“For many anglers, fly-fishing is appealing because of its simplicity and the masterful in-water casting techniques that connect them with nature.”
Fly fishing is the perfect pandemic outdoor activity. Here are 8 reasons why you should fly fish this summer.
This article was originally published in the Washington Post featuring Brown Folks Fishing.
Crowds are frowned upon when fly-fishing. Many anglers go solo, and even those who fish with friends opt to maintain their distance to avoid “cross-casting,” or tangling one fishing line with another. Anglers always stand at least 75 to 100 feet away from each other, far surpassing the minimal social distancing requirement.
Traditionally, anglers prefer scenic rivers and lakes to partake in fly-fishing. However, when quarantine restrictions prohibited travel, people got creative and used whatever was accessible — even if it was a suburban pond or an urban river. “Fishing used to be narrowly defined,” Perkins says. “But now, if you have water and a fly rod, you’re fly-fishing.”
According to Orvis, an entry-level Encounter box kit, including the rod, reel and line, costs $200. Flies are $2 to $3 each. Permits are also needed. Prices vary from state to state, but annual resident permits cost roughly $50. And, once you make the initial investment, the costs dramatically subside.
Anglers are often fortunate enough to routinely fish, so they frequently practice “catch and release” and throw the fish back. However, when the pandemic led to empty store shelves, Tracy Nguyen-Chung in Portland, Ore., founder of Brown Folks Fishing, noticed that some people were fly-fishing to feed their families. “The pandemic presented new challenges in seeking fresh food, so this provides a meaningful way to supplement groceries,” she says.
Chronic stress levels are up, says the American Psychological Association. Fortunately, time outside is proven to decrease anxiety levels, and fly-fishing itself has been shown to be both meditative and calming. “You experience and understand nature on an intimate level,” Perkins says. “It’s a lifelong journey of discovery, and I think that’s why it’s becoming a safe way for people to connect and give themselves. People are leaning into their health right now, and this feeds their emotional strength.”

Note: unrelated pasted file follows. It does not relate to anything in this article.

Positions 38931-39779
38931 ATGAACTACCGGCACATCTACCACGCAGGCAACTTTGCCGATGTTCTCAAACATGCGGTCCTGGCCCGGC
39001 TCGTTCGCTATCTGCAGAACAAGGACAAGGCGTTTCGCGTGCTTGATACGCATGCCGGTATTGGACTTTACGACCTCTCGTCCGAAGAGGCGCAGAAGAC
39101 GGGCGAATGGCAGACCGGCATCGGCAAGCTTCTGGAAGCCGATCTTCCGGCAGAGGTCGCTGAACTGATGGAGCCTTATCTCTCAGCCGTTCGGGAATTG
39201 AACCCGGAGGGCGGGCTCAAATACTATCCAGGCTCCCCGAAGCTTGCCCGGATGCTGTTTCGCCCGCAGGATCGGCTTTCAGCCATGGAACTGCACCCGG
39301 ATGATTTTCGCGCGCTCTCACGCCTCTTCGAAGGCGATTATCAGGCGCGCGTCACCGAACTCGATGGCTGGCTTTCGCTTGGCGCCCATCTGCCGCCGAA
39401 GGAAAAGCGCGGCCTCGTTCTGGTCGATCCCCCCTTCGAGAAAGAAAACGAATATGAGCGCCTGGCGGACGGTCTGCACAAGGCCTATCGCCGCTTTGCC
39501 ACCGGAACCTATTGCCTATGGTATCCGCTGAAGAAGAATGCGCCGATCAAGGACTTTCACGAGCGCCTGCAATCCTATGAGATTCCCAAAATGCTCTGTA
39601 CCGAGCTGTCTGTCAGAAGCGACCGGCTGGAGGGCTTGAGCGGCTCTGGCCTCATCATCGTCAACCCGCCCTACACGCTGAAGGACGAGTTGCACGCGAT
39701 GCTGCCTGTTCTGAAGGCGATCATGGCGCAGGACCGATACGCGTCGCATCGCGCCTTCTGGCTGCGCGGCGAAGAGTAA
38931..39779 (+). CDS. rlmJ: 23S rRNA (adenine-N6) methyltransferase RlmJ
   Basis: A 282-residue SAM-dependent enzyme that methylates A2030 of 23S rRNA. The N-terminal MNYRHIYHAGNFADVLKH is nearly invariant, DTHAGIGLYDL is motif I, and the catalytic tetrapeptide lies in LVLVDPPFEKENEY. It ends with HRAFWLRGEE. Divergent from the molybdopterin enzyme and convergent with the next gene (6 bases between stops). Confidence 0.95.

Families are getting on the water more than ever before. Many families quarantined together, so they feel comfortable taking fly-fishing lessons together, too. According to West, Breckenridge Outfitters is seeing an increase in parents and kids wanting to get on the water. “Trout don’t live in ugly places,” he says. “So why not enjoy the beautiful scenery as a family?”
Hutcheson believes that many people turned to fly-fishing in the midst of the pandemic because it was a return to traditional skills. She notes that activities such as bread-making and gardening surged, too. “We may not outwardly realize it, but I think there is this deep-seated feeling of anxiety about what is happening in the world,” Hutcheson says. “So, we acquire this skill and become part of the life cycle. That’s how we know we are going to be okay.
Nguyen-Chung agrees, emphasizing that fly-fishing has always been culturally significant for many anglers of color. However, she adds, “I’ve actually fished a lot less during the pandemic as a queer Asian American woman.” Because of hate crimes against the Asian community, she says, “it hasn’t felt safe to go by myself.”
Some people may be out of work because of the pandemic, while others simply have surplus free time with the cancellations of events and travel. According to Nguyen-Chung, fly-fishing takes longer to learn because there is more to it than spin fishing, so this summer could be prime time to pick up a new skill. “The longer learning curve in this sport is part of the joy of the process,” she says.
Read CalTrout Grant Associate Lazara Ramos’s story about her “Journey into Fly Fishing.”
Need some beginner tips? Check out these videos by Lost Coast Outfitters
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